As they pass through the Valley of Baca, they make it a place of springs (Psalm 84:6)
One of my greatest struggles in prayer is dryness. Do you ever experience seasons of dryness in your own prayer life? Many times, I have become confused by these experiences, particularly as my prayer time has become dry and then more difficult. Times of dryness bring great frustration because we assume that we are in control, and therefore we must be doing something wrong.
Through dryness is a real situation for many Christian’s, as our prayer life matures I now believe that a time of dryness can become very profitable if, we, embrace these seasons with patience. The real purpose of this dryness is not to cause sufferings but to dislodge the primacy of ego – the illusory self – and in doing so open up to God’s love. It is dry because God’s action is primary; we are no longer in control and are being invited to wait and trust that divine love is working in the unconscious.
I want to take a moment to explore the verse at the top of the blog. ‘As they pass through the Valley of Baca, they make it a place of springs’ (Psalm 84:6). What is the valley of Baca and why do those who are seeking God travel through the valley of “Baca”
There has been various interpretation. But I relate to those who suggest Baca to some lonely valley in Palestine – where there was no water – a gloomy way – through which pilgrims commonly passed who went up to the place of worship. Many believers today are spiritually experiencing the journey through the valley of Baca; Baca means the place of weeping. But as the Psalmist writes it is a place we pass through. We as believers are promised that we will not be in the dry valley forever. We will pass through the Valley, and when we have refreshing rain will come.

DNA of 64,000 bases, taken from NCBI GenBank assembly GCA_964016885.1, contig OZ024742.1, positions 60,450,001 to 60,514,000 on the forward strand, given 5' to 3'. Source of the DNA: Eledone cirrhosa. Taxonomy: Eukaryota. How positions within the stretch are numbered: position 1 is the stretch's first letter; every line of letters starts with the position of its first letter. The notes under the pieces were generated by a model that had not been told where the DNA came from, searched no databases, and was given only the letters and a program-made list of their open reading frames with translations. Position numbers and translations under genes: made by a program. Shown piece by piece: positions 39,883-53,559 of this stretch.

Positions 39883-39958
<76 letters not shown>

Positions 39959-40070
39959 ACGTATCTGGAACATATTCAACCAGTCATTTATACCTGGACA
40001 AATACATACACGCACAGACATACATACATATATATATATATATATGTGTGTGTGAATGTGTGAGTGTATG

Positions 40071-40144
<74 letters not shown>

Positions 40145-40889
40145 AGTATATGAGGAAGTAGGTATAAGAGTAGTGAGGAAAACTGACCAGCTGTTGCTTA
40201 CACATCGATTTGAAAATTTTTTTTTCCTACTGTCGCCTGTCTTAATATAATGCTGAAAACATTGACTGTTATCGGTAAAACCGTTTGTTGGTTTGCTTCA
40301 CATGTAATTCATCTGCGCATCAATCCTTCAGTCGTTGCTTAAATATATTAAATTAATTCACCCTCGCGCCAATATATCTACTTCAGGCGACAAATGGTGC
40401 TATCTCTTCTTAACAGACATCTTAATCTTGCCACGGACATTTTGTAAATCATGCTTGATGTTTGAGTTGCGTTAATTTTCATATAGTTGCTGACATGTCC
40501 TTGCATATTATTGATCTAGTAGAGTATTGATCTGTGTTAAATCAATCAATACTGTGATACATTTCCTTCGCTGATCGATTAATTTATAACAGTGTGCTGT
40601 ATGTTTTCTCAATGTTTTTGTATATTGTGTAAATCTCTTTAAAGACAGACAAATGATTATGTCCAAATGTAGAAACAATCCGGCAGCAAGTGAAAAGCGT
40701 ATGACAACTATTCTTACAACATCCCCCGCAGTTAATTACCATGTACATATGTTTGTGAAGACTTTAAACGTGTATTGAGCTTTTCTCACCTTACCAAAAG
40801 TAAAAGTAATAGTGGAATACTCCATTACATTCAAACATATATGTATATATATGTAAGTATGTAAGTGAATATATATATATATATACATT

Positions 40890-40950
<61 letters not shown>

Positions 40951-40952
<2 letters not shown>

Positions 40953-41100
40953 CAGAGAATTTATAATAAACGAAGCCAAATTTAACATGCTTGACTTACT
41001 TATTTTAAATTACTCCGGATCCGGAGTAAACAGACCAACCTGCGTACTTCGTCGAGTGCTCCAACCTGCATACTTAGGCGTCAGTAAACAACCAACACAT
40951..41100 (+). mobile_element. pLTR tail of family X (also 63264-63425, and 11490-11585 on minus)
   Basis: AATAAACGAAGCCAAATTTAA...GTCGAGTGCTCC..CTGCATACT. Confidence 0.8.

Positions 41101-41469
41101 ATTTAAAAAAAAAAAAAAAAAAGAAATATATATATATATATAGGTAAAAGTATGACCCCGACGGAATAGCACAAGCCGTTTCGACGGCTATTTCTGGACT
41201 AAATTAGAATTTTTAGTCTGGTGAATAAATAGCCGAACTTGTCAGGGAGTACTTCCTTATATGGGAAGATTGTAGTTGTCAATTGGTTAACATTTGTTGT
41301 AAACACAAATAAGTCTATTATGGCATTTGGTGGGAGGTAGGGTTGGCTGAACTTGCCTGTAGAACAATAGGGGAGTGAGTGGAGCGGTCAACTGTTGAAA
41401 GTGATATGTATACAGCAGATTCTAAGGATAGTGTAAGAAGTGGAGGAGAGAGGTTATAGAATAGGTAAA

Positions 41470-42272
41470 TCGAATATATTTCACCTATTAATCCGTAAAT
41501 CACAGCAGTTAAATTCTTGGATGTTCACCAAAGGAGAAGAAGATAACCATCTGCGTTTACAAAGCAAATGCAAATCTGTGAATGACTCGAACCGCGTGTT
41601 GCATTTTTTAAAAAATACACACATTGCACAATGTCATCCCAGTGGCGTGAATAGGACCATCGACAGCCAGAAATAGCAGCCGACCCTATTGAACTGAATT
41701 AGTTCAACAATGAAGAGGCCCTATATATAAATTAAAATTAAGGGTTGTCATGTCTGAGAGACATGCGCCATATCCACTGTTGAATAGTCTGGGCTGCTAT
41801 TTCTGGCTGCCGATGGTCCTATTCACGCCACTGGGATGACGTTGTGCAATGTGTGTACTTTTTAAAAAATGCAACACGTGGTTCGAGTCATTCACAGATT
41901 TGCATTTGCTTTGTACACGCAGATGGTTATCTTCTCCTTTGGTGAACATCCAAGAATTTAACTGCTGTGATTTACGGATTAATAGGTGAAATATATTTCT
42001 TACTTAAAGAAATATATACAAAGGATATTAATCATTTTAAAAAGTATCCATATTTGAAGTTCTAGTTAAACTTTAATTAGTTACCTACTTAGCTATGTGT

We can claim the same promise as we pass through seasons of dryness in our spiritual journey. In my own dryness experiences, I have uncovered these precious promises:
- A rough path is an invitation to the next step in growth.
- It is very important not to be distressed or afflicted over dryness.
- The trials and tribulations I have experienced along this road, as difficult as they are, offer a great gift – namely, the emergence of new life in God.
- It has been necessary to suffer a little pain and a little dryness. Without thinking about how much time I have lost or what other losses I may have sustained, I can still come to the Lord with reverence, paying no attention to dryness.
- My strength is not my own, but the Lord’s strength.
- I have always been encouraged to continue or journey though many times I have not understood it because what I have sometimes perceived as an impasse is a necessary stimulus for further growth.
- It is God who brings spiritual refreshment to my dry and weary (and sometimes disobedient) soul. It is God who makes a way for me to be replenished in my dry season of life.
- A great treasure is gained by travelling this road; no wonder we have to pay what seems to us a high price.
- We have the assurance that the experience is temporary, a time of transition into deeper prayer. A perseverance and greater attentiveness to the call of love.
Even when prayer becomes difficult and dry, we are told to persevere. Rather than lose heart because we no longer receive the same reinforcing feelings that we once did, we need to enter the desert and let the experience of dryness wash over us. Let the desert teach us each steadfastness and courage and remind us of the necessity of turning our attention away from ourselves and toward God.
God’s promises of relief and sustained grace nourish and invigorate us in these seasons. His truth and love are like streams of cool running water in the wastelands of life. Those dry seasons of difficulty give way to refreshing, rejuvenating ones when we place our hope in Jesus. He longs for us to recognize the new life He is breathing into our lives.
This has always been God’s intention for His people. ‘For the Lord your God is bringing you into a good land of flowing streams and pools of water, with fountains and springs that gush out in the valleys and hills’ (Deuteronomy 8:7 NLT).
And what of dryness? Dryness is good and holy and cannot take you from the Divine presence.